CLEVELAND — The way manager Manny Acta sees it, injuries derailed what could have been a promising season for the Indians.
Cleveland lost Grady Sizemore to a knee injury shortly into the year then endured the same fate with the organization’s top prospect, catcher Carlos Santana, who was shelved for the season just 46 games into his debut year.
“This is a club that just can’t absorb those type of injuries we absorbed this year,” said Acta, whose Indians ended the night in fourth place with a 68-91 record. “When you talk about the Cleveland Indians, I think the whole United States and the world thinks about Grady Sizemore. We’re not the type of team that can just have somebody get hurt and plug in a guy that hit 35 home runs two years ago or go out and get a guy. It really hurt us.
“Just imagine having Grady hitting in front of (Shin-Soo) Choo, and having a guy like Carlos hitting behind him the whole season.”
Entering the season, offense was expected to be a strong suit for Cleveland, while pitching was a perceived weakness. It worked out the other way around, thanks to the injuries and some surprising performances from the rotation and bullpen.
“I’m very happy (with our pitching). We have taken huge steps,” Acta said. “Nobody in our rotation took a step back because of an injury. The pitchers have made a lot more progress than our position players. It’s not a secret. Guys were pressed into duty. We saw flashes out of a few players but not consistency. The only guy who came up who was ready to make an impact was Carlos.”
Sizemore and Santana are expected to be healed by the start of the 2011 season, while designated hitter Travis Hafner will have another offseason to rest his ailing right shoulder.
It has Acta optimistic that the Indians can turn things around in his second season as manager next year.
“I am excited about this franchise,” he said. “It’s a fact that we have to do things a certain way. I can’t lie to people and say we’re going to go out there and sign three free agents that are going to make $15 million a year. That’s not going to happen here.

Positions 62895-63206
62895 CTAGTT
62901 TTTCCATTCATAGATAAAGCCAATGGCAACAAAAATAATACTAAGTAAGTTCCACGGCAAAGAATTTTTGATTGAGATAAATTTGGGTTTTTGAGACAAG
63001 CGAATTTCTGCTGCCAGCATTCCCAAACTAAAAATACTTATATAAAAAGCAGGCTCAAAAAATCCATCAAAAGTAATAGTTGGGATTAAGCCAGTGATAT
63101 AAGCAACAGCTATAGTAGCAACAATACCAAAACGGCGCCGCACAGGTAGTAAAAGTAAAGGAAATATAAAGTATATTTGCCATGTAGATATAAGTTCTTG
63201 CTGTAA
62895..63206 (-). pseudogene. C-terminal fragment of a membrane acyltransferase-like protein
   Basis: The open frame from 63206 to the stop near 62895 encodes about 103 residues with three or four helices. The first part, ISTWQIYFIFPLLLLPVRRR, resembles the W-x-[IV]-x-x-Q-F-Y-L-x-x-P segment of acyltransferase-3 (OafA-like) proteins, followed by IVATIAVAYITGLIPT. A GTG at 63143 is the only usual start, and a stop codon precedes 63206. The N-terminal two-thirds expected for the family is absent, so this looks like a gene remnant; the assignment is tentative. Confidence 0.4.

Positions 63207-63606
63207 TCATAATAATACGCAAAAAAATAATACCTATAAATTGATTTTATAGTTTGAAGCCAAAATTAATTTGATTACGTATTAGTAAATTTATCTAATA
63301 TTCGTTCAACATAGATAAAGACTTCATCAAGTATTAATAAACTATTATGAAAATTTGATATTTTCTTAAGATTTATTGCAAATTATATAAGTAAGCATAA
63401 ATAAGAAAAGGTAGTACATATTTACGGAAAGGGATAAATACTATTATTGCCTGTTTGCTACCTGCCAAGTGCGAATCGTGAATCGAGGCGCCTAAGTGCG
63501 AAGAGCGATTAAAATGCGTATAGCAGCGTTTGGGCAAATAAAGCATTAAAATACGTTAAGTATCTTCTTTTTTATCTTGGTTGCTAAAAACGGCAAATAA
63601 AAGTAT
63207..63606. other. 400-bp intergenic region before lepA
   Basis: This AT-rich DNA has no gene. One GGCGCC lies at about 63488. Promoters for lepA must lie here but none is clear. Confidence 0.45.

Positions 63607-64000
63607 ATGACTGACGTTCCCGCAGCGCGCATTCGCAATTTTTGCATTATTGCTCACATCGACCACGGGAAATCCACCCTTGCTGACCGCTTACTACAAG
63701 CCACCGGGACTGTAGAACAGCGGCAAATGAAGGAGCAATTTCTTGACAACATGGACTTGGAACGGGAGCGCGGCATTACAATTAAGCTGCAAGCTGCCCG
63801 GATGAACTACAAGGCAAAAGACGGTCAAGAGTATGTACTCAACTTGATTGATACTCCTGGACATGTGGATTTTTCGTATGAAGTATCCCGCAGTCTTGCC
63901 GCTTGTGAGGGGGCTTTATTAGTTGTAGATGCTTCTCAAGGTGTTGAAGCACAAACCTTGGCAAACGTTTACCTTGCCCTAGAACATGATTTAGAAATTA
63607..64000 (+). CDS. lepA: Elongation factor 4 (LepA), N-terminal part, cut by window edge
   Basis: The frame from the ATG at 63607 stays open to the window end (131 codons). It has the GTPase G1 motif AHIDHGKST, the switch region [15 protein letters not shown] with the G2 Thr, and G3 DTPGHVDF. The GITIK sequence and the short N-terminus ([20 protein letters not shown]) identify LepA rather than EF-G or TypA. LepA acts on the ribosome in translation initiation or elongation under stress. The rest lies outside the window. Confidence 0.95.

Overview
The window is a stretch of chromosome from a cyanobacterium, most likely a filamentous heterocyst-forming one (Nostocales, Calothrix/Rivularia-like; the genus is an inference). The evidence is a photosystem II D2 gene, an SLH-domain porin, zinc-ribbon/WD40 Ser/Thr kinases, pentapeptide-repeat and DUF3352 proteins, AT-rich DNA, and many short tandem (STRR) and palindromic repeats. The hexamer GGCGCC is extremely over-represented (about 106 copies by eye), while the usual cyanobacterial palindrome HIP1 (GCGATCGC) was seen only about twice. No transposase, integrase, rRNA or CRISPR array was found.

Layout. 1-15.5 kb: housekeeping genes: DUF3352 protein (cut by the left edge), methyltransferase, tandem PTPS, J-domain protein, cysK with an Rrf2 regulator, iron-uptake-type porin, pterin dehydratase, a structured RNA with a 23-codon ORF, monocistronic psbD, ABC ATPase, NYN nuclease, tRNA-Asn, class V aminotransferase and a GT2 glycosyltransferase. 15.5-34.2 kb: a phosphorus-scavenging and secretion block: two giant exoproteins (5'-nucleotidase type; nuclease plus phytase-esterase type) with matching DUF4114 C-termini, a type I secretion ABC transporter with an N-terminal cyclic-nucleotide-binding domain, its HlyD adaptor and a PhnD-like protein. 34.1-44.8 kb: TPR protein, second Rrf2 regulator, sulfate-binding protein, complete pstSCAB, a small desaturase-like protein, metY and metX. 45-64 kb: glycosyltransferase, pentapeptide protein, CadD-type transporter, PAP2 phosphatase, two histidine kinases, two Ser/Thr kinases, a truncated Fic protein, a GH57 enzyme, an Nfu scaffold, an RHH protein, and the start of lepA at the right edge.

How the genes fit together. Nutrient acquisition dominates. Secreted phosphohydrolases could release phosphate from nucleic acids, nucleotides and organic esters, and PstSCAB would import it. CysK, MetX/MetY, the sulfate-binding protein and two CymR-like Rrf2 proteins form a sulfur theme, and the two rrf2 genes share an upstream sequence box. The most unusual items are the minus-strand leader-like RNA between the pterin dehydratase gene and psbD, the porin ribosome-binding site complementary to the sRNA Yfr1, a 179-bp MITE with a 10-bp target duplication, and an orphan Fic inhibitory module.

“Our best chance here is to draft, develop our players and make as few mistakes as we can so we can put a core together like it was done here starting in 2003. That’s a reality. To me, it’s rewarding to see guys making progress. The challenge is to turn it around. It will be very rewarding turning this around. It will be special.”
Reliever Hector Ambriz is scheduled to undergo Tommy John surgery Friday in Anaheim, Calif.
Ambriz went 0-2 with a 5.59 ERA in 34 appearances for Cleveland.
The Indians are off today, wrapping up the regular season with a three-game series in Chicago that begins Friday at 8:10 p.m.
Fausto Carmona (12-14, 3.79 ERA) opens the set, opposing RHP Tony Pena (5-2, 4.85), while Carlos Carrasco (2-1, 3.26) goes Saturday (7:05 p.m.), the White Sox countering with LHP Mark Buehrle (12-13, 4.32).
Indians reliever Justin Germano (0-2, 2.33) will start the series finale Sunday (2:05 p.m.) against RHP Edwin Jackson (9-12, 4.53).
- Trevor Crowe’s hitting streak came to an end at 13 games with an 0-for-4 performance in Game 1 of the doubleheader. It was the longest current streak in the majors.
- The shut out in Game 1 was the Indians’ fourth of the season.
Contact Chris Assenheimer at 329-7136 or firstname.lastname@example.org.